From swiveling stools at the Oyster Bar at Grand Central Station, we made our choices. It was Monday, just after 5:00, and crates of ice and oysters were stacked in front of us, cups of horseradish lined the bar. Tiles line the ceiling in this dining room under the Main Concourse, worn smooth and gleaming, almost like shells themselves.
Only three others sat along the bar. The woman next to me ordered a plate of cherrystones, meaty and caramel-colored. She’d stopped at the bar, she explained, on her way to a political lecture at Columbia University. With reddish-gray hair, she looked to be in her 60s or 70s, and talked of her support of Hillary Clinton, of her quandry about whether or not to take a Gulf Coast cruise before winter ends. When the waiter walked by, she waved at her plate with her fork. “This clam is a funny color,” she told him, pointing. He took it away, replacing the suspect clam with another. “I always order cherrystones because they don’t cost very much,” she tells me, and finished the last of her gooey, ice-chilled clams. “I really don’t know if they’re the best ones.”
We’d ordered tap beer, served cold in tall glasses. A man in an apron shucked oysters deftly at a counter, and another man – tall and slim with drawn face – stood ready to heat oyster stew over a gas flame. We should get chowder sometime, we told each other. Then our ice-bed plates arrived well-arranged, as swiftly as we’d order them, always with cocktail sauce, lemons, paper cups of vinegar. Long Island Blue Point oysters we’d try, along with a half dozen of Northumberland from Nova Scotia, and a half dozen of Yaquina from Oregon. With the tiny fork I’d add horseradish and pull the oyster loose from the shell, then tip them back to eat. Some fell out easily. For others I’d turn the rough shell in my hand to try again. The cherrystone woman eventually held up her credit card and asked for a bill, then slipped her arms into her dark mink coat, readying to go. More men and couples were walking past by then, toward the saloon in the next room. In no hurry, we’d catch the downtown train a little later.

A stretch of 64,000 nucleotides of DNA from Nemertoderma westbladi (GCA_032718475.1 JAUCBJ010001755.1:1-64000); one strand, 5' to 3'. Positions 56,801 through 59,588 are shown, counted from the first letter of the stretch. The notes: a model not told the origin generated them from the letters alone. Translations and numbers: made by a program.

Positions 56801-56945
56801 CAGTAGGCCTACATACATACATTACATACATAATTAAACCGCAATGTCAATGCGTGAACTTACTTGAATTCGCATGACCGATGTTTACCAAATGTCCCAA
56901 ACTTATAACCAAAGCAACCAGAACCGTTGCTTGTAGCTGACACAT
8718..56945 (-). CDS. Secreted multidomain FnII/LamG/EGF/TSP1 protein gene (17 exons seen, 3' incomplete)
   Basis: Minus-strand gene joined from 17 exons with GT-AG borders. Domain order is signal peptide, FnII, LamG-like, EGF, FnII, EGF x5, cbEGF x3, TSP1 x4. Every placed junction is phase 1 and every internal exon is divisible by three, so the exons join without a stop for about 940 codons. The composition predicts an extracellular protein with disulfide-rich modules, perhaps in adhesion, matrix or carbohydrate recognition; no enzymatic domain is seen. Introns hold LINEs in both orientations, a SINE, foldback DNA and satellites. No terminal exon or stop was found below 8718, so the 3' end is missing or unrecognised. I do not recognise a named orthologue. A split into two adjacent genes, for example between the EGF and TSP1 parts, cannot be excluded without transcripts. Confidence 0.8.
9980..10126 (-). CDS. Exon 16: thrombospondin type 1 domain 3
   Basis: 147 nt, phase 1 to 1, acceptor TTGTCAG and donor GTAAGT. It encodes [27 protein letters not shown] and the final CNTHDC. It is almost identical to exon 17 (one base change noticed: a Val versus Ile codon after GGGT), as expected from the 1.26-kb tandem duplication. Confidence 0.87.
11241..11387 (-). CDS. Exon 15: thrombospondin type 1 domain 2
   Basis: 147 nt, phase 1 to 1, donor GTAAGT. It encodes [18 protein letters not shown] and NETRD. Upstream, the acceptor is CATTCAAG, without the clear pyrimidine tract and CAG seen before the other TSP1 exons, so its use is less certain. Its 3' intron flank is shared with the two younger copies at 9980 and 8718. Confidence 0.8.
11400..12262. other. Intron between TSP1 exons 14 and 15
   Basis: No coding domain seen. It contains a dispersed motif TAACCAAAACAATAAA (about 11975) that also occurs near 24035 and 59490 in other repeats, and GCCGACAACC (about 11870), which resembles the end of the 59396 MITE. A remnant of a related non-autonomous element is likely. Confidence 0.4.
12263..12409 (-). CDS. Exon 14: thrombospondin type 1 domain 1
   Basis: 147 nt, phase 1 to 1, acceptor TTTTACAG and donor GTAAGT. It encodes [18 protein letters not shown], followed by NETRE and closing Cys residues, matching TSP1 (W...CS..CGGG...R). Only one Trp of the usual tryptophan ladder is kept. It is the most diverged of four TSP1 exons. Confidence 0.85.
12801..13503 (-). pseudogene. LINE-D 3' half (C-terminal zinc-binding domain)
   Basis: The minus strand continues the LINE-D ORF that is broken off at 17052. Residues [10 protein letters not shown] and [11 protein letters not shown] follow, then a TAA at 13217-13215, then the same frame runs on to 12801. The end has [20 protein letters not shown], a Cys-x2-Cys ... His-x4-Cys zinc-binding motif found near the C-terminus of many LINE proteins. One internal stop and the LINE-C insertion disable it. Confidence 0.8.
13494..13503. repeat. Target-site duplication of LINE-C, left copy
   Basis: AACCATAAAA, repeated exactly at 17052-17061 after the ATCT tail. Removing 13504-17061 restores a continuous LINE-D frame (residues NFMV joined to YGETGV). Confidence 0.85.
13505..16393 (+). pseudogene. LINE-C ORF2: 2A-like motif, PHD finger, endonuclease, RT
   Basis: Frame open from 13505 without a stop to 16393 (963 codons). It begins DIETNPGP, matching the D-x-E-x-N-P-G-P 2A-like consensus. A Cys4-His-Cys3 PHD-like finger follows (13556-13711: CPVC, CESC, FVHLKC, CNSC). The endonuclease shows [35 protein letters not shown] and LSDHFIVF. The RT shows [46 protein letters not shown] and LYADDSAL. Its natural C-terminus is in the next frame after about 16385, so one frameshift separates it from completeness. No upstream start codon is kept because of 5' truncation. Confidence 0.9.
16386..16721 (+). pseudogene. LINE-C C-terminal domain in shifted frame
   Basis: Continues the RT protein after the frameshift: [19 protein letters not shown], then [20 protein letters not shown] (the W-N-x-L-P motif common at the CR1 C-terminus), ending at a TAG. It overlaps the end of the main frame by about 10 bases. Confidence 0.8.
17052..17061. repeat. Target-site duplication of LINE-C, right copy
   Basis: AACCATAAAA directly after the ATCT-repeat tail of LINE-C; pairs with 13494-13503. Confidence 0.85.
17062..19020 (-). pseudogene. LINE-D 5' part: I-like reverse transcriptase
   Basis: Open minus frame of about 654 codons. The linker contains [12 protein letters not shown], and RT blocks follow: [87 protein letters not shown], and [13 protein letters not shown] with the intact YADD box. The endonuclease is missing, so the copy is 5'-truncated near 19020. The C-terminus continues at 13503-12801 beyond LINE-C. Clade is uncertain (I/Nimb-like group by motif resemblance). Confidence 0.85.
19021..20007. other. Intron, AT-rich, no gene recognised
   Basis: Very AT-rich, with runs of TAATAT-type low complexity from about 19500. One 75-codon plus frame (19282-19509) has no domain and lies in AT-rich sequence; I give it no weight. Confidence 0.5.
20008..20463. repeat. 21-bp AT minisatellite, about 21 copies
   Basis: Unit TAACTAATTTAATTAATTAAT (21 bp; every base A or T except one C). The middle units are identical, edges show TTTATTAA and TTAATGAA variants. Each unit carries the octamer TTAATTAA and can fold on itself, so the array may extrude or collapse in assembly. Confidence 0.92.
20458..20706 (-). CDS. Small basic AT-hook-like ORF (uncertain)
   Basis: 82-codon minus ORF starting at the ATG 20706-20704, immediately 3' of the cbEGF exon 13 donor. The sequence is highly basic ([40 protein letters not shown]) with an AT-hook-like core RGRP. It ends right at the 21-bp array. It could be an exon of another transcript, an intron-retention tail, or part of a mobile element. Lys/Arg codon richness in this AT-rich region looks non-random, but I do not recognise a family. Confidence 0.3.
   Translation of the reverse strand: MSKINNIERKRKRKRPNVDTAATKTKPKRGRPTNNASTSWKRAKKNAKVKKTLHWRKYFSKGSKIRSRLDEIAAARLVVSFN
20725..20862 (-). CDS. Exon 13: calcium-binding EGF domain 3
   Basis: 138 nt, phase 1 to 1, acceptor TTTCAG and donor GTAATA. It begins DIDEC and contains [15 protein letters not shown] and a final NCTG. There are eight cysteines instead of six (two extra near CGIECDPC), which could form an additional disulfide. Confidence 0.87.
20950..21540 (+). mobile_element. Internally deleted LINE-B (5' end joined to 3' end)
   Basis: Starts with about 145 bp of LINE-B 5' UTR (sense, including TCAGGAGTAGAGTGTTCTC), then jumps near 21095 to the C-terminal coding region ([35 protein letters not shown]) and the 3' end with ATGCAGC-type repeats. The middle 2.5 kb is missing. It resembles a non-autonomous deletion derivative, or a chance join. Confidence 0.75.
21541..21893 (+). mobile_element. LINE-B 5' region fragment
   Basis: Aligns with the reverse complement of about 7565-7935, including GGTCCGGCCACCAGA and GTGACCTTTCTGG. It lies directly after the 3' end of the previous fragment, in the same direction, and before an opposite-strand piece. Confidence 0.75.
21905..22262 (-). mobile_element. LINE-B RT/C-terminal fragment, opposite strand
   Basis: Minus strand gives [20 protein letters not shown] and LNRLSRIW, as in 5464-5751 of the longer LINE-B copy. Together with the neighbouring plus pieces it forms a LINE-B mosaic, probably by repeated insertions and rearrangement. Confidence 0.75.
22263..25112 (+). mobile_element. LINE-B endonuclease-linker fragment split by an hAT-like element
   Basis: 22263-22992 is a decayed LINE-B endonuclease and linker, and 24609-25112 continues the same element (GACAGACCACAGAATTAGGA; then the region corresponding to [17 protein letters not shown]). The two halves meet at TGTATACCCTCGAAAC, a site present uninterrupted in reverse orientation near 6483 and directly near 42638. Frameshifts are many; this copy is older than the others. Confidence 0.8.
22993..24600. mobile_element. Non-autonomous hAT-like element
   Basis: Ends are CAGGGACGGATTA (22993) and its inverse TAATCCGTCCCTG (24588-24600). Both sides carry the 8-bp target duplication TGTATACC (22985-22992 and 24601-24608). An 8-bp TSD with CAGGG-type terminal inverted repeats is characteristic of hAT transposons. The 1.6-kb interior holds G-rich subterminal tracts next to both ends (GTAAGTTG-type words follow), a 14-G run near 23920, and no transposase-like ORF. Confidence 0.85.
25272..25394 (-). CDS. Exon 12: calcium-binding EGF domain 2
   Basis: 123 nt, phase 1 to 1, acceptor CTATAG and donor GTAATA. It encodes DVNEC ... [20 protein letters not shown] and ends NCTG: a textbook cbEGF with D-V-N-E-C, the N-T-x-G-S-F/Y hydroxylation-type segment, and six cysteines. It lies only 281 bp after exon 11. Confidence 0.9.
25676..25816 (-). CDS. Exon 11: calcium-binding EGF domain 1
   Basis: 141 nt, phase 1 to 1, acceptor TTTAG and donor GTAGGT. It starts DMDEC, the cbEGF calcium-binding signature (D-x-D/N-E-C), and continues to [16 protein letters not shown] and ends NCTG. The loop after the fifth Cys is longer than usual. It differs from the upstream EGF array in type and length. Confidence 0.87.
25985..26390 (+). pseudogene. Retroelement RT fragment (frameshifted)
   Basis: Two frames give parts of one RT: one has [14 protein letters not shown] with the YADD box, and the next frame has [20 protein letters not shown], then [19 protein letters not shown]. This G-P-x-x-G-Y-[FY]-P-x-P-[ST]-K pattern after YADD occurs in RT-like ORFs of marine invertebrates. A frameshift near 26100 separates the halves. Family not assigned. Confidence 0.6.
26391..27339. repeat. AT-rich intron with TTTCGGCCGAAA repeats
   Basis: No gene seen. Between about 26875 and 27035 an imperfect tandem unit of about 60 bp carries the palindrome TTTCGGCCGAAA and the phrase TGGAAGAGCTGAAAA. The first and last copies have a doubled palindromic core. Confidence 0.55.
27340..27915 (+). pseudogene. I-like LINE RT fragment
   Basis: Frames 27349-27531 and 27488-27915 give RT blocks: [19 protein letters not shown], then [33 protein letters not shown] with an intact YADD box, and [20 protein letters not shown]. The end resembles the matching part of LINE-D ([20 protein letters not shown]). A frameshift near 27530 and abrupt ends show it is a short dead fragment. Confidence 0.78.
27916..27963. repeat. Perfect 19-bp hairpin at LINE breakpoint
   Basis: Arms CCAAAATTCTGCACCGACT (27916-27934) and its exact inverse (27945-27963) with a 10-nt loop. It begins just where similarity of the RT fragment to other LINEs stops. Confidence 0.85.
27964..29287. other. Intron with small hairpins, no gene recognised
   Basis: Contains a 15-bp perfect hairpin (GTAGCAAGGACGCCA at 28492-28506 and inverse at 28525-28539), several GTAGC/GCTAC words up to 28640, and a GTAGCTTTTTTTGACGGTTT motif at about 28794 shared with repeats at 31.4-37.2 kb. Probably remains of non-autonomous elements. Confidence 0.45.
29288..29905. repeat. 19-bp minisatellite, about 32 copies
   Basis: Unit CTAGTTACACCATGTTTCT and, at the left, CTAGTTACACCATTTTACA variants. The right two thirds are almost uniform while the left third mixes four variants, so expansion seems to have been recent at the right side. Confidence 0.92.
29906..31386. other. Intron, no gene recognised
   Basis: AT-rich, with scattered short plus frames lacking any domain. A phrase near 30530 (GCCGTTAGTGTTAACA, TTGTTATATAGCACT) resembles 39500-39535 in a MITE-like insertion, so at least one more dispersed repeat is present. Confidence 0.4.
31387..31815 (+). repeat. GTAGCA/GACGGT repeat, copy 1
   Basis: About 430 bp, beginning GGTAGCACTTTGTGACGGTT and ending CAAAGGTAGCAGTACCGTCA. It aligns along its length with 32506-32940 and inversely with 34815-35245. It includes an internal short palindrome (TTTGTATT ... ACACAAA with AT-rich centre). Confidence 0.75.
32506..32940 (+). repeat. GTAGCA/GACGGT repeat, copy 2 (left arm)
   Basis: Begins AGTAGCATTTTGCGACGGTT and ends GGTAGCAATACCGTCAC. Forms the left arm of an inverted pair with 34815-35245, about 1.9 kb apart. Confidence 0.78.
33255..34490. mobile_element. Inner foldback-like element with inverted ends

- Sandy Lang, February 2008